Verizon Says No Customer Data Compromised In Breach

July 14, 2017 - Written By Daniel Fuller

Verizon has responded to reports of customer data found on an unsecured server belonging to one of its vendors, saying that the company has no reason to believe that any customer data was accessed by any unauthorized parties who could put customers at risk. According to Verizon, an investigation into the security breach confirmed that the only people who accessed the data were Verizon employees, employees of Nice Systems, the vendor that made the mistake, and a single security researcher who brought the issue to Verizon’s attention. Additionally, a company spokesperson reported that the PIN numbers found with customer records were only for authentication with call center employees, and would not give anybody access to any accounts.

The breach was found on Wednesday. An employee of Nice Systems, a data handling vendor for Verizon and many other Fortune 500 firms, reportedly left data on an unsecured Amazon web server, meaning that anybody with the correct web address could have easily obtained the data. According to various reports, the web address in question was a rather easy one to guess. Initial estimates put the number of customers whose information was put at risk somewhere around 14 million. There had been no evidence at the time of the finding to suggest that the Nice Employee’s negligence had led to any unauthorized access to the Verizon customer data, and now Verizon has officially confirmed as much.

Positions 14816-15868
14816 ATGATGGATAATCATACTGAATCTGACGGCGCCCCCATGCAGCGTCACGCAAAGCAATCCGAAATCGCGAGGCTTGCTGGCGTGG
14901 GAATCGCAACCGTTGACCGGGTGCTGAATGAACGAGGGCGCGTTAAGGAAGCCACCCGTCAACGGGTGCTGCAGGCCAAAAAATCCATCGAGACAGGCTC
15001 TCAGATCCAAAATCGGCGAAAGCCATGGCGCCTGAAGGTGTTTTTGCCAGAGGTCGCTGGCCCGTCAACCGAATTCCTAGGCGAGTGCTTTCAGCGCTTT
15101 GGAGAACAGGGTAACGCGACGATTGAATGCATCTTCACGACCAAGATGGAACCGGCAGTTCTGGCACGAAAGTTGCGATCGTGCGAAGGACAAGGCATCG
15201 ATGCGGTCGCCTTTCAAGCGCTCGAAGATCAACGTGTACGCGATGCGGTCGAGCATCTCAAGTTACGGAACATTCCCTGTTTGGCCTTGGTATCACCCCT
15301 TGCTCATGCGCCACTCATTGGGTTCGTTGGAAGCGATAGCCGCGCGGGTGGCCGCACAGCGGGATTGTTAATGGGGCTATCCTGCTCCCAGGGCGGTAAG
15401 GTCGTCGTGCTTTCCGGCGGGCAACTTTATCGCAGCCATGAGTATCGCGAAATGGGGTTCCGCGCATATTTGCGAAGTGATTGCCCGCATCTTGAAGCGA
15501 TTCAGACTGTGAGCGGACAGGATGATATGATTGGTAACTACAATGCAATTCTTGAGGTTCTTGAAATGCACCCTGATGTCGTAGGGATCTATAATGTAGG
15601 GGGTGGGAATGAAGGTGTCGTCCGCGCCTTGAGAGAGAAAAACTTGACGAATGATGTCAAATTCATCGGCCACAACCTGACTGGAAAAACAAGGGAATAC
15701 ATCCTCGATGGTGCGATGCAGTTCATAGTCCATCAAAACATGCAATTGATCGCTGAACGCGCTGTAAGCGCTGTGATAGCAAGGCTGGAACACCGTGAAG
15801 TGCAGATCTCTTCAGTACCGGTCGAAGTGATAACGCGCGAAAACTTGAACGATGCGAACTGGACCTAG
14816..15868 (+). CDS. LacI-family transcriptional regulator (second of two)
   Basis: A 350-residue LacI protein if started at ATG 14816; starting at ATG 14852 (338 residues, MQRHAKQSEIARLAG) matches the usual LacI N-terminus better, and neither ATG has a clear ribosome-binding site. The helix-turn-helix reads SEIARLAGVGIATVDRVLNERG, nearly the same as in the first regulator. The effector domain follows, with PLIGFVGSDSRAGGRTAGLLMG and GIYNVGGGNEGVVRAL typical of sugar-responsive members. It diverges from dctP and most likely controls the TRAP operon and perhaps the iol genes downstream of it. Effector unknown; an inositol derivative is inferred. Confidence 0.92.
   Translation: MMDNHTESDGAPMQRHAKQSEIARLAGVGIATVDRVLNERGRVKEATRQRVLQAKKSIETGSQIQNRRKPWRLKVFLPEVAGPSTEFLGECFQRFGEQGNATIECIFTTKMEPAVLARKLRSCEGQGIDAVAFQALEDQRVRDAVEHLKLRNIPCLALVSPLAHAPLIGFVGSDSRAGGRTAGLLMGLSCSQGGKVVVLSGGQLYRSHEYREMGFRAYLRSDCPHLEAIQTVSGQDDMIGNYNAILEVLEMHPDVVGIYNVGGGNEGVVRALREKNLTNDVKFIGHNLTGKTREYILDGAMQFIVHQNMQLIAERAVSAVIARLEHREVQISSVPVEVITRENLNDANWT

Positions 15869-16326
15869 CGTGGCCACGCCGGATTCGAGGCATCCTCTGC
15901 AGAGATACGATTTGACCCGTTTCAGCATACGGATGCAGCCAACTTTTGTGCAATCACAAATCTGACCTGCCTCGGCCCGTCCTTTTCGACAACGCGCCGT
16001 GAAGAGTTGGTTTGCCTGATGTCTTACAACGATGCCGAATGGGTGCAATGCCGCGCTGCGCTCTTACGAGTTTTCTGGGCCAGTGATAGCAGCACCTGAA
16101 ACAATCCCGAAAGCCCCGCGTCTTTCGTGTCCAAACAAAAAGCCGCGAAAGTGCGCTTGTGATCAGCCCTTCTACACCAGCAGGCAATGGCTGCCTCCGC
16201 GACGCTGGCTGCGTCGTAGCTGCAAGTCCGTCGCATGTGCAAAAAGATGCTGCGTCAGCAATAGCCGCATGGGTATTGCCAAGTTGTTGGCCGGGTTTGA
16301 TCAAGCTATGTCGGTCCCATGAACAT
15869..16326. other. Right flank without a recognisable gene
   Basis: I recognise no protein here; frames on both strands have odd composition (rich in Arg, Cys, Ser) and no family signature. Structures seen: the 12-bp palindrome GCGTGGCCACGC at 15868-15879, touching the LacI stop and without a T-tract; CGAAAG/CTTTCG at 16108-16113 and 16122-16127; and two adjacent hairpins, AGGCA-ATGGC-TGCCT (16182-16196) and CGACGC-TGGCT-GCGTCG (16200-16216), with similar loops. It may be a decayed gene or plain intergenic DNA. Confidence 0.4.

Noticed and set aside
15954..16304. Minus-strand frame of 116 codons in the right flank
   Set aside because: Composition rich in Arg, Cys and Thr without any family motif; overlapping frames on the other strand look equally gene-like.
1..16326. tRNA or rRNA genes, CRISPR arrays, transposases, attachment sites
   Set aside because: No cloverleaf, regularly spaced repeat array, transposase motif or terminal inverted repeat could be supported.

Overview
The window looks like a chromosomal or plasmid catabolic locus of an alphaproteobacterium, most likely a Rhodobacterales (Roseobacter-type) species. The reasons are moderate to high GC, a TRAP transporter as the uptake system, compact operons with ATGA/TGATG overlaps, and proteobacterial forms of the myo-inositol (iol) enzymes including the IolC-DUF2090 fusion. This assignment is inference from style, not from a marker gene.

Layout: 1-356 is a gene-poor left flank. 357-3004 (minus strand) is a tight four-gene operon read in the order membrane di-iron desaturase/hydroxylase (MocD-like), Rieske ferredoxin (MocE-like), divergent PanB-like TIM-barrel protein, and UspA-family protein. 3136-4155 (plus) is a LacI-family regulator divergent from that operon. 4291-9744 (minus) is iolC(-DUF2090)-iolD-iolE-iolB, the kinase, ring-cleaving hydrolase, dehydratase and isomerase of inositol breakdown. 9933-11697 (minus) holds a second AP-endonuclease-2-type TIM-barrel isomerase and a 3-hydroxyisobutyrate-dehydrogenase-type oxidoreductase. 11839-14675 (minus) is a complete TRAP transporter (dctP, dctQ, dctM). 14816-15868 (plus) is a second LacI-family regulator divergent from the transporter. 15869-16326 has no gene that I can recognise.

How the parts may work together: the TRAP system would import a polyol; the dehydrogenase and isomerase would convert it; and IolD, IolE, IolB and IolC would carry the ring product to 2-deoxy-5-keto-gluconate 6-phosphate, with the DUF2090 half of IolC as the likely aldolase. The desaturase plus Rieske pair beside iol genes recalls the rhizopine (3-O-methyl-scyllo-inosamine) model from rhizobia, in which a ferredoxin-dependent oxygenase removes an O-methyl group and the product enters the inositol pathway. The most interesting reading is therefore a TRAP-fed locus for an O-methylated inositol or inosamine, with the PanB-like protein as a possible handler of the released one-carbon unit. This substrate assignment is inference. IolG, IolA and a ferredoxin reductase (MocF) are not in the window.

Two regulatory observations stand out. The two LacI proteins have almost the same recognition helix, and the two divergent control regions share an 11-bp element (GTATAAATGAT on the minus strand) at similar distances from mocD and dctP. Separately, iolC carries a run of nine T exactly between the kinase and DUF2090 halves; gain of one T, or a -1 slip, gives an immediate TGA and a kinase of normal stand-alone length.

Breaches of this sort are somewhat uncommon compared to more traditional data breaches, where a hacker or group of hackers takes advantage of a vulnerability in a security system to steal data, install malicious code, or otherwise wreak havoc on a given system. Breaches like that often happen on a fairly large scale, ranging all the way up to breaches well into the hundreds of millions of users, as seen with Yahoo.  This particular case was a best case scenario of sorts; while the data should never have ended up on an unsecured server in the first place, let alone been left there for a security researcher to find and report, Verizon’s report that no data was accessed and that things have been patched up means that customers are safe.